The estate includes 70 acres, 55 planted with cabernet sauvignon, cabernet franc, malbec, merlot, petite sirah and zinfandel.
The wine from B.R. Cohn was an immediate hit. The first winemaking team included Merry Edwards, Steve MacRostie and Helen Turley, who went on to have a distinguished career as a winemaker of blockbuster wines.
The winery’s cabernet sauvignon got special attention. The Olive Hill vineyard was ideal for cabernet grapes because of underground hot springs and cool ocean breezes that make for a long growing season.
The 1980 Gundlach-Bundschu Olive Hill Cabernet made with grapes from Cohn’s property was chosen by the White House as a gift to China, because it represented an outstanding example of California wine.
Michael liked the B.R. Cohn Chardonnay with pork stir fry.

The winery hosts musical concerts and special events throughout the year, donating most of the proceeds to charity. For many years the Doobie Brothers usually performed at the winery each year.
The tasting room is in Glen Ellen, about an hour from San Francisco in the Sonoma Valley. It includes a room of Doobie memorabilia. The company created California’s first single estate olive oil in more than a century, and founded the B.R. Cohn Olive Oil Company. Today they produce a selection of olive oils and wine vinegars, which are sold alongside their wines at the estate, as well as in select gourmet shops.
The winery is now owned by Vintage Wine Estates.
Goes with: I love to stir fry, and this time we tried a new recipe for pork. It had ginger and lots of vegetables, so I knew I would like it. We all loved it.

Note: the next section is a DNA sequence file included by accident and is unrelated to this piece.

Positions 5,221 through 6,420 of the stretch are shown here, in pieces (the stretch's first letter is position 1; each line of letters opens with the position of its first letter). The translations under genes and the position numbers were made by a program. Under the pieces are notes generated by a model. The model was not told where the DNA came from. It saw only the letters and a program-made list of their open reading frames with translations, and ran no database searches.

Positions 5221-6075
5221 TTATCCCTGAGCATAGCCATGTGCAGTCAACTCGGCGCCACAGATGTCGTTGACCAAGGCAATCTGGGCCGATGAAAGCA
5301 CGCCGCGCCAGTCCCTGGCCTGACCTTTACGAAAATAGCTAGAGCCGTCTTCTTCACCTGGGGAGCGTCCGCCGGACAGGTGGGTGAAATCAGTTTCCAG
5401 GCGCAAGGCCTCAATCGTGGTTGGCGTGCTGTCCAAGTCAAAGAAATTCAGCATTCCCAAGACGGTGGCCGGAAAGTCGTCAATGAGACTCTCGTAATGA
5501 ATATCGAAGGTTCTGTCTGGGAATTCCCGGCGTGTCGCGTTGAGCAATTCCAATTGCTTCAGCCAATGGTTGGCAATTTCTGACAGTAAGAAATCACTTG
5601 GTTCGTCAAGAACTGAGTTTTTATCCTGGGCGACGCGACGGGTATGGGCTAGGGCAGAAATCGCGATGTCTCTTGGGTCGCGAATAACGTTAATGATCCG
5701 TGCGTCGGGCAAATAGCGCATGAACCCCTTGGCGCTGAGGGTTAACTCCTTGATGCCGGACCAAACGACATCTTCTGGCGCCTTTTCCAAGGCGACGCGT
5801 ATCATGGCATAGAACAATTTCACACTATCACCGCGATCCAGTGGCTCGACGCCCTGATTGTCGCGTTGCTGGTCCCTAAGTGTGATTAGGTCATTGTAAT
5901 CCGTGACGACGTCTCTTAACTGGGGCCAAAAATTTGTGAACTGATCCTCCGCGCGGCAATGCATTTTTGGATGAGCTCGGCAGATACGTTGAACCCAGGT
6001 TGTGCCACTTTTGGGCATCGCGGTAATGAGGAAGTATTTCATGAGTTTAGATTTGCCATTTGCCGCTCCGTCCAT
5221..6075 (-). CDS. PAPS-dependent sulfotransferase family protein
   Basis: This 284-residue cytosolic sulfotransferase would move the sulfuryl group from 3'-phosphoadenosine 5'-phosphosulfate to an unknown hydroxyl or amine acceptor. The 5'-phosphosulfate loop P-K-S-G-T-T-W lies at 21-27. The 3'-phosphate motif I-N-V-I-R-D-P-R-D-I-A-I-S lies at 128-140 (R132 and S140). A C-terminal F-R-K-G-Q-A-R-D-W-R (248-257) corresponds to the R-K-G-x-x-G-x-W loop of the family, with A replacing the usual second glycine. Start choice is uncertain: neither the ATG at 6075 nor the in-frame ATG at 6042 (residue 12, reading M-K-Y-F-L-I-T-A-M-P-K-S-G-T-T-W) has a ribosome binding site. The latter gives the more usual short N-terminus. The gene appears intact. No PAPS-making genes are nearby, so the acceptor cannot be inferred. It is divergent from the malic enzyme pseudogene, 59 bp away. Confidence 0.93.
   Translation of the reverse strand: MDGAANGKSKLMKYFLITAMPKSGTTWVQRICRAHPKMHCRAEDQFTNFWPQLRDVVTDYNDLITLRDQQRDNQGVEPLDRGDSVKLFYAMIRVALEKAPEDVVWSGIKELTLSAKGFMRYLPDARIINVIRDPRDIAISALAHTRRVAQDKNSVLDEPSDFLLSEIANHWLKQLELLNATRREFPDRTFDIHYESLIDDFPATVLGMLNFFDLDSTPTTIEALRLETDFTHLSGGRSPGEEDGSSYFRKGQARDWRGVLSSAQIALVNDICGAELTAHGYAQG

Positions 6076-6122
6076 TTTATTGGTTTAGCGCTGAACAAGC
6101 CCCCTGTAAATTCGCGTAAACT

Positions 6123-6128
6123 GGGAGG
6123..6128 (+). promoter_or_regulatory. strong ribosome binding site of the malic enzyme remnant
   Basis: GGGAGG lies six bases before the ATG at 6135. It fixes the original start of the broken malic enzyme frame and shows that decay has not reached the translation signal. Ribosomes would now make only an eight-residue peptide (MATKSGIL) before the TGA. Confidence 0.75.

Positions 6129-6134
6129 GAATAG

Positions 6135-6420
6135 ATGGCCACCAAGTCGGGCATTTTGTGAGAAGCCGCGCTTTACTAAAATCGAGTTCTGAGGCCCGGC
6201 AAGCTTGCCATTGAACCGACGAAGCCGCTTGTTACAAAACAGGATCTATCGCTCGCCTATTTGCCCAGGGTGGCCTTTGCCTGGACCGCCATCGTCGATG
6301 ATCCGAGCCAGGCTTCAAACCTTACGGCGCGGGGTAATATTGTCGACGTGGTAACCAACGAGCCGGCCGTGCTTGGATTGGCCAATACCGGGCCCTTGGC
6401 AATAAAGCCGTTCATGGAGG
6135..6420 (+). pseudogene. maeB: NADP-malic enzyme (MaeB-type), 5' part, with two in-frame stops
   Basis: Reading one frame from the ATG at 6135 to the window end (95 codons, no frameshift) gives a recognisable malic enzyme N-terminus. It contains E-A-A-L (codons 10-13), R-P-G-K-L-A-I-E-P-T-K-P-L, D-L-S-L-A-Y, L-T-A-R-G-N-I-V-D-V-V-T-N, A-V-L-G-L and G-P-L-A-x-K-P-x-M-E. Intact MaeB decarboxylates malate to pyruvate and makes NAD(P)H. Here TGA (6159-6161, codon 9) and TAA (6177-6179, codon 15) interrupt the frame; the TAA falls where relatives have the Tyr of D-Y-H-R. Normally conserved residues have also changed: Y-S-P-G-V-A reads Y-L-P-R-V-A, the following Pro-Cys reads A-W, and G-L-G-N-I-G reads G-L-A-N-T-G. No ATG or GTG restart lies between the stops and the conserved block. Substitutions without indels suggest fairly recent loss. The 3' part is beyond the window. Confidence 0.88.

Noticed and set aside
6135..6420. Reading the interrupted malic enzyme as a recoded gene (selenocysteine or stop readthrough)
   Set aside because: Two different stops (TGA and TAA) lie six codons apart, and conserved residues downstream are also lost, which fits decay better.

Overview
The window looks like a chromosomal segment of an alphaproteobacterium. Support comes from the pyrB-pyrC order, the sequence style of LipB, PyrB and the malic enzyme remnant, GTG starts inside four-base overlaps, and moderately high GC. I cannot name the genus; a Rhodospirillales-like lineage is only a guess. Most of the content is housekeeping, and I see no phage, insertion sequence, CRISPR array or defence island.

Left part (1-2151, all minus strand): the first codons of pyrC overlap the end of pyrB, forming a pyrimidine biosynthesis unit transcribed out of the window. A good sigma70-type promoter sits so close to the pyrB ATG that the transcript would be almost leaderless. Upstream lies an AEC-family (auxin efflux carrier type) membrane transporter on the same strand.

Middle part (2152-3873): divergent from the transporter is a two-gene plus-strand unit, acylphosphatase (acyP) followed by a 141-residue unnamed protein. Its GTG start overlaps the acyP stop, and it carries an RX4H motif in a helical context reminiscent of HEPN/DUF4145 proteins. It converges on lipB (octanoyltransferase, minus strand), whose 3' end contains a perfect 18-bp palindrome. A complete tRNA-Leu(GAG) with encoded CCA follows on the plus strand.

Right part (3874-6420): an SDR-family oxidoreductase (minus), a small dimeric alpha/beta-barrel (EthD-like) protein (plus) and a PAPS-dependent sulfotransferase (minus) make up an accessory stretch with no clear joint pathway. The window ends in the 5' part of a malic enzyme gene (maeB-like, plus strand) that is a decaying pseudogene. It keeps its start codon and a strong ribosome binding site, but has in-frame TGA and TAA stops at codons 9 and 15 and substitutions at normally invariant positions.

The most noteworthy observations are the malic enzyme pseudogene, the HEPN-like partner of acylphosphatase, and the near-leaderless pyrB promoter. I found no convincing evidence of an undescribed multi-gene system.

The B.R. Cohn chardonnay was a great match. It has enough body to stand up to the pork and seasonings, and it is light enough to not overwhelm the vegetables.
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Pork ginger stir fry
2 tablespoons cornstarch
1 cup beef broth
3 tablespoons soy sauce
1 tablespoon sugar
3 teaspoons fresh ginger, peeled and diced
1/2 teaspoon garlic powder
1/2 teaspoon crushed red pepper flakes
1 pork tenderloin (1 pound), cut into 2-inch strips
2 tablespoons canola oil, divided
1/2 red bell pepper cut in 2-inch slices
1/2 yellow bell pepper cut in 2-inch slices
4 carrots, sliced
2 stalks of celery, sliced
18-24 snow peas
Hot cooked rice
Minced fresh cilantro, optional
1. In a small bowl, combine cornstarch and broth until smooth. Stir in the soy sauce, sugar, ginger, garlic powder and pepper flakes; set aside.
2. In a wok or large skillet, stir-fry pork in 1 tablespoon oil until juices run clear. Remove and keep warm. In the same pan, stir-fry vegetables in remaining oil until crisp-tender.
3. Stir broth mixture and add to the vegetables. Bring to a boil; cook and stir for 1 minute or until thickened. Return pork to the pan; heat through. Serve with rice and, if desired, sprinkle with cilantro. 
Yield: 4 servings.[/box]
The wine also will pair well with salad, seafood and other light meals. Light chicken dishes would be good, as would mild fish such as cod or flounder.